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the Messiah in a primary sense. Indeed, if all the passages, which are quoted as prophecies in the New Testament, were mere accommodations, they would cease to be prophecies altogether. They would not be prophecies even in name. And though passages, which are prophetic in a secondary sense, are still prophecies, yet if all the prophecies relating to the Messiah predicted the coming of Christ in a mere mystical or secondary sense, we should not have that sure word of prophecy, which both our Saviour and his Apostles have taught us to expect.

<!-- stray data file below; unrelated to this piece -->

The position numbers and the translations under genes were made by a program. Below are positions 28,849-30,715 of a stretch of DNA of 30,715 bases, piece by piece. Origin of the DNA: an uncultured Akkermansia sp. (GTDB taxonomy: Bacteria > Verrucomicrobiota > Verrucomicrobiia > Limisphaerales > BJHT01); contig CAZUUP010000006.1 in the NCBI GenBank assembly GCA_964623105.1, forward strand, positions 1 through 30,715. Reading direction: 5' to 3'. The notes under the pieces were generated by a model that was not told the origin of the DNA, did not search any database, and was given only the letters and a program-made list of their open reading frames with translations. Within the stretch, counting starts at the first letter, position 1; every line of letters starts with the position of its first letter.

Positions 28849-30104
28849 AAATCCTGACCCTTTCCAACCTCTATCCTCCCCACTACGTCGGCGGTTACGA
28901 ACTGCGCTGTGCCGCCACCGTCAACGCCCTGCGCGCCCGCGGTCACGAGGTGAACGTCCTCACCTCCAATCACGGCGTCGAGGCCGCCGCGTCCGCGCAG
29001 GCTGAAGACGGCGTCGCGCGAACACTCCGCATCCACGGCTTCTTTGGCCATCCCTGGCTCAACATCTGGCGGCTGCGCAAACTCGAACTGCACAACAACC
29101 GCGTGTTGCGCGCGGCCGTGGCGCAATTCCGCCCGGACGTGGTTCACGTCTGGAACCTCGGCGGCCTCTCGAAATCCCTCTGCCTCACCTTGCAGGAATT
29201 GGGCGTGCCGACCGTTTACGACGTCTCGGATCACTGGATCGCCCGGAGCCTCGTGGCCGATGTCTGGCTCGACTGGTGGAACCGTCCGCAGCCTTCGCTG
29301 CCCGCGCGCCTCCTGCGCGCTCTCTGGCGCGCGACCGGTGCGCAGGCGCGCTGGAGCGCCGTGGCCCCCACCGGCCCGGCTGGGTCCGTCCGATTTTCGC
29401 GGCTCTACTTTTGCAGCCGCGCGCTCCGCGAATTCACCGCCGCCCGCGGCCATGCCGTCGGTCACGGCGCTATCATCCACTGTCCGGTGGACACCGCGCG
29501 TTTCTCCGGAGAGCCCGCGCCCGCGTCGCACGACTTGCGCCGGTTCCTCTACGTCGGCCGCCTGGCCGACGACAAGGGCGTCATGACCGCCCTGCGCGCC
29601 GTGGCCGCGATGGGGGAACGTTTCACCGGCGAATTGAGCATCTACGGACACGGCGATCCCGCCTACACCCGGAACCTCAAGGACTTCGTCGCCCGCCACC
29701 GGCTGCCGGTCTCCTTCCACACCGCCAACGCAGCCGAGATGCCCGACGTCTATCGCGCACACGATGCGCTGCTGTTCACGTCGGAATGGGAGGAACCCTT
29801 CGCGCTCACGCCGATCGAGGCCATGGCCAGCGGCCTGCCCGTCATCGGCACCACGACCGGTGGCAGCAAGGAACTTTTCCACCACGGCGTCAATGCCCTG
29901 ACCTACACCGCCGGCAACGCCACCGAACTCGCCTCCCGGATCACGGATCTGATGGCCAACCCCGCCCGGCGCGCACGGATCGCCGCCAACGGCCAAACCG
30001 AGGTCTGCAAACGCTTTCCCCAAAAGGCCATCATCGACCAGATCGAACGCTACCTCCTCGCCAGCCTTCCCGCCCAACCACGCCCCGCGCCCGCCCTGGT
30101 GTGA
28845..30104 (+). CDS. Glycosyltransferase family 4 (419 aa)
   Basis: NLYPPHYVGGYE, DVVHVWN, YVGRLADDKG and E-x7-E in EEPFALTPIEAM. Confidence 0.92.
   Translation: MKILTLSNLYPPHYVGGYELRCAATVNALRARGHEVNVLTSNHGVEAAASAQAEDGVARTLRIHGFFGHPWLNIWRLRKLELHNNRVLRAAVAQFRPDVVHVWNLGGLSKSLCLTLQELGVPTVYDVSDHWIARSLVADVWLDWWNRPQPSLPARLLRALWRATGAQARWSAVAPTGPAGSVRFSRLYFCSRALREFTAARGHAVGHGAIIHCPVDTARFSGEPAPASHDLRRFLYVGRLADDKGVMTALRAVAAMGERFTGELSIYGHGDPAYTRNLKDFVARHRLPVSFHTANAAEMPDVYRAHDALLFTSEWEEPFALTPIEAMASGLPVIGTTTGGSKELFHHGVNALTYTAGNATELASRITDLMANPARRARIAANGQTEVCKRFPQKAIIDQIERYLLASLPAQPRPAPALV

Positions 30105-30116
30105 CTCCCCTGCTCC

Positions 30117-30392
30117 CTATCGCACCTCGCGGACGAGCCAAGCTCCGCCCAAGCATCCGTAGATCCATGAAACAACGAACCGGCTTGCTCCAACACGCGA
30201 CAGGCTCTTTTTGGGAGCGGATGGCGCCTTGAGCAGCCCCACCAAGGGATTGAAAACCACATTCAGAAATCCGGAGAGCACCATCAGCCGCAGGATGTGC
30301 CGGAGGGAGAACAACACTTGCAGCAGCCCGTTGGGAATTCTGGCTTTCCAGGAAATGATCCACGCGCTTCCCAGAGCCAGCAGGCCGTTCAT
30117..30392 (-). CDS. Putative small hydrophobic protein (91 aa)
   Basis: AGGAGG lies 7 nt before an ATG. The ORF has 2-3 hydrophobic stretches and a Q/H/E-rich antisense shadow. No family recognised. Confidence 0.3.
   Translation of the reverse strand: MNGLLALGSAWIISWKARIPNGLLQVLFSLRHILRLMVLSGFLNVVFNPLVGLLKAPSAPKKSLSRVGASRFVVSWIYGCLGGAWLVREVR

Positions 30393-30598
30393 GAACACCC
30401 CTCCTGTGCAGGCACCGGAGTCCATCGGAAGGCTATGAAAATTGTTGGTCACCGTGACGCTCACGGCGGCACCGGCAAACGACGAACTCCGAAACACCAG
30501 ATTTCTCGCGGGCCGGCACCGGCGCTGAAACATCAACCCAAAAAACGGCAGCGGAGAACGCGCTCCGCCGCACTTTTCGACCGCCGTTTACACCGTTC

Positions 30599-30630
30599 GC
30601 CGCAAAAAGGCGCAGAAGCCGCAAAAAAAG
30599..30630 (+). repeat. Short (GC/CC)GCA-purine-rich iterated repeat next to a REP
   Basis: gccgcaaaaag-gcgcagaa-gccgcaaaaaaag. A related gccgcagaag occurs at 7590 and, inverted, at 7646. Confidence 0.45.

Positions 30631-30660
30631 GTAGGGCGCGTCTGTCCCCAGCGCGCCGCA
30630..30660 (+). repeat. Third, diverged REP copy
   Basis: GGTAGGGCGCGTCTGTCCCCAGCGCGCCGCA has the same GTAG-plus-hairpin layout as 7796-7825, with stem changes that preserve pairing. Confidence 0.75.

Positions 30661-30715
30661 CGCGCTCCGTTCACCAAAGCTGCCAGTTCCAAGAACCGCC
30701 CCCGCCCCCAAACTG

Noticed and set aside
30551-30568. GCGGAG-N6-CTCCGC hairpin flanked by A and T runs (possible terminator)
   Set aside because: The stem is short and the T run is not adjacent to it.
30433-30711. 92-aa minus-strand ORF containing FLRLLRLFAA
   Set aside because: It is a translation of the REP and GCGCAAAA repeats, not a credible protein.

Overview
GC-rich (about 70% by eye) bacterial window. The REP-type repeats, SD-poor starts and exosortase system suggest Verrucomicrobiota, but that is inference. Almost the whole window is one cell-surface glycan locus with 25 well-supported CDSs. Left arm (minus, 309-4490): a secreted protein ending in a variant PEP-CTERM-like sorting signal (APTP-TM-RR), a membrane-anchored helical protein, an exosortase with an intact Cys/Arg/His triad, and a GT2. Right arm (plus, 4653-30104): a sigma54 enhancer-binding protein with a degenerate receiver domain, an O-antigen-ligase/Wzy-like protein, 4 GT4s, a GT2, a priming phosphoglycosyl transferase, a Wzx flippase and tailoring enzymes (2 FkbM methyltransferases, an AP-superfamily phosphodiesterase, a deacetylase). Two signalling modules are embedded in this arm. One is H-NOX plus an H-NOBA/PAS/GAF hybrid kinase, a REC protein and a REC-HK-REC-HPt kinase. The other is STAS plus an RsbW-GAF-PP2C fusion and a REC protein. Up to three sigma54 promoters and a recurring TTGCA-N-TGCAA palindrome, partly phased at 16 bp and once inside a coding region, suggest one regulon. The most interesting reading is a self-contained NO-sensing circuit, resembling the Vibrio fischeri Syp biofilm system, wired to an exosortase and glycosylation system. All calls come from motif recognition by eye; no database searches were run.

Let us now recapitulate, and place in one point of view, the preceding inquiries into the prophecies relating to the Messiah. Many of these prophecies relate to him according to their literal and primary sense. From these prophecies, in conjunction with miracles, we can argue to the divine authority of Christ and his Apostles. Their authority being thus established, we can appeal to that authority, as evi. dence, that any passage of the Old Testament, liter. atly relating to some event under the Jewish dispensation, but quoted by them as a prophecy of some event under the Christian dispensation, is a prophecy of that event in a secondary sense. But as not all the passages of the Old Testament which literally relate to events under the Jewish dispensation, are in their application to events under the Christian dispensation applied in the same manner, we must endeavour to distinguish the cases, in which the Sacred Writers themselves intended to give examples of prophecy, from the cases, in which they meant only to quote for the purpose of similitude or illustration. In the former, we have examples of prophecy in a secondary sense : in the latter alone, we have exam. ples of accommodation.





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